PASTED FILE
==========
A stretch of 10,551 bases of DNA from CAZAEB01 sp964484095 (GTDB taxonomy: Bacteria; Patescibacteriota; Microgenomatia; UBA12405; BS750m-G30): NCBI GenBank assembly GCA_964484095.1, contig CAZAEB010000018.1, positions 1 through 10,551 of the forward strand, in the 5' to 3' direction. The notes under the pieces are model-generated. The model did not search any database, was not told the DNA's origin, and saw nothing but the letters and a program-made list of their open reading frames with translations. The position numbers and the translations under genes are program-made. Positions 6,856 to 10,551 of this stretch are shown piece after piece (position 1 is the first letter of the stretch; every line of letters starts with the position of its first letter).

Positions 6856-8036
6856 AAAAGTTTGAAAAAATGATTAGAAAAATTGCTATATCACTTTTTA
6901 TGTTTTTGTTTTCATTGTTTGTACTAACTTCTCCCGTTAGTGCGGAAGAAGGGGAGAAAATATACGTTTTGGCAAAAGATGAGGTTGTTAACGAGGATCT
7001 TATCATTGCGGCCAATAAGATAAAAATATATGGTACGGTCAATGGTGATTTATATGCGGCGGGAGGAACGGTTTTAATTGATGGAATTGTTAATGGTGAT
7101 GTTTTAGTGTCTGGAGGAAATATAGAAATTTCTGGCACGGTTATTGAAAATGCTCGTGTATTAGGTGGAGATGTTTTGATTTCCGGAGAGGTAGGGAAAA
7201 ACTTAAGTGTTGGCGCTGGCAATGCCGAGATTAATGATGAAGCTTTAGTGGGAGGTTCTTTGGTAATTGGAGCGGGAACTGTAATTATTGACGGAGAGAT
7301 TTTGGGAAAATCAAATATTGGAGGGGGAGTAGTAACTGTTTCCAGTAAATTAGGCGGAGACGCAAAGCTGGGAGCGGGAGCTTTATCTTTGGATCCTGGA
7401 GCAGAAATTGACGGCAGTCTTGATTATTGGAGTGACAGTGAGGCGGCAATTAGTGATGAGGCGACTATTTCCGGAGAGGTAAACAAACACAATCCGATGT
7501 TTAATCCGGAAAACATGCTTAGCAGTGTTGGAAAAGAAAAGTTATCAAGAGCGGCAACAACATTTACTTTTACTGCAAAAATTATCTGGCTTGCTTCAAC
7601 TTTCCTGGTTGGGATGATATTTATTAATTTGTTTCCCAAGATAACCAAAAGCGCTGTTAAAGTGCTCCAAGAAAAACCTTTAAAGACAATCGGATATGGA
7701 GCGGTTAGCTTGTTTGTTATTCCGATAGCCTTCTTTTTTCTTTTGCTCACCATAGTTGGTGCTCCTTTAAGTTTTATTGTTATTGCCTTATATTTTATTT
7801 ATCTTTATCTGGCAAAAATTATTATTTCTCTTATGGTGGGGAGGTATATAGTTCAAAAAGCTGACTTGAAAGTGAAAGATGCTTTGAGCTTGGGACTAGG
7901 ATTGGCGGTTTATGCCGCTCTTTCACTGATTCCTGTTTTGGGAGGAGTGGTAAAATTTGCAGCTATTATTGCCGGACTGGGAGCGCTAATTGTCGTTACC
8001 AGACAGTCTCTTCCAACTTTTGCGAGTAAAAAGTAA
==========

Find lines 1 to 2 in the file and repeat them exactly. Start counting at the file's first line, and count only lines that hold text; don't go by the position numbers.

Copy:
A stretch of 10,551 bases of DNA from CAZAEB01 sp964484095 (GTDB taxonomy: Bacteria; Patescibacteriota; Microgenomatia; UBA12405; BS750m-G30): NCBI GenBank assembly GCA_964484095.1, contig CAZAEB010000018.1, positions 1 through 10,551 of the forward strand, in the 5' to 3' direction. The notes under the pieces are model-generated. The model did not search any database, was not told the DNA's origin, and saw nothing but the letters and a program-made list of their open reading frames with translations. The position numbers and the translations under genes are program-made. Positions 6,856 to 10,551 of this stretch are shown piece after piece (position 1 is the first letter of the stretch; every line of letters starts with the position of its first letter).

Positions 6856-8036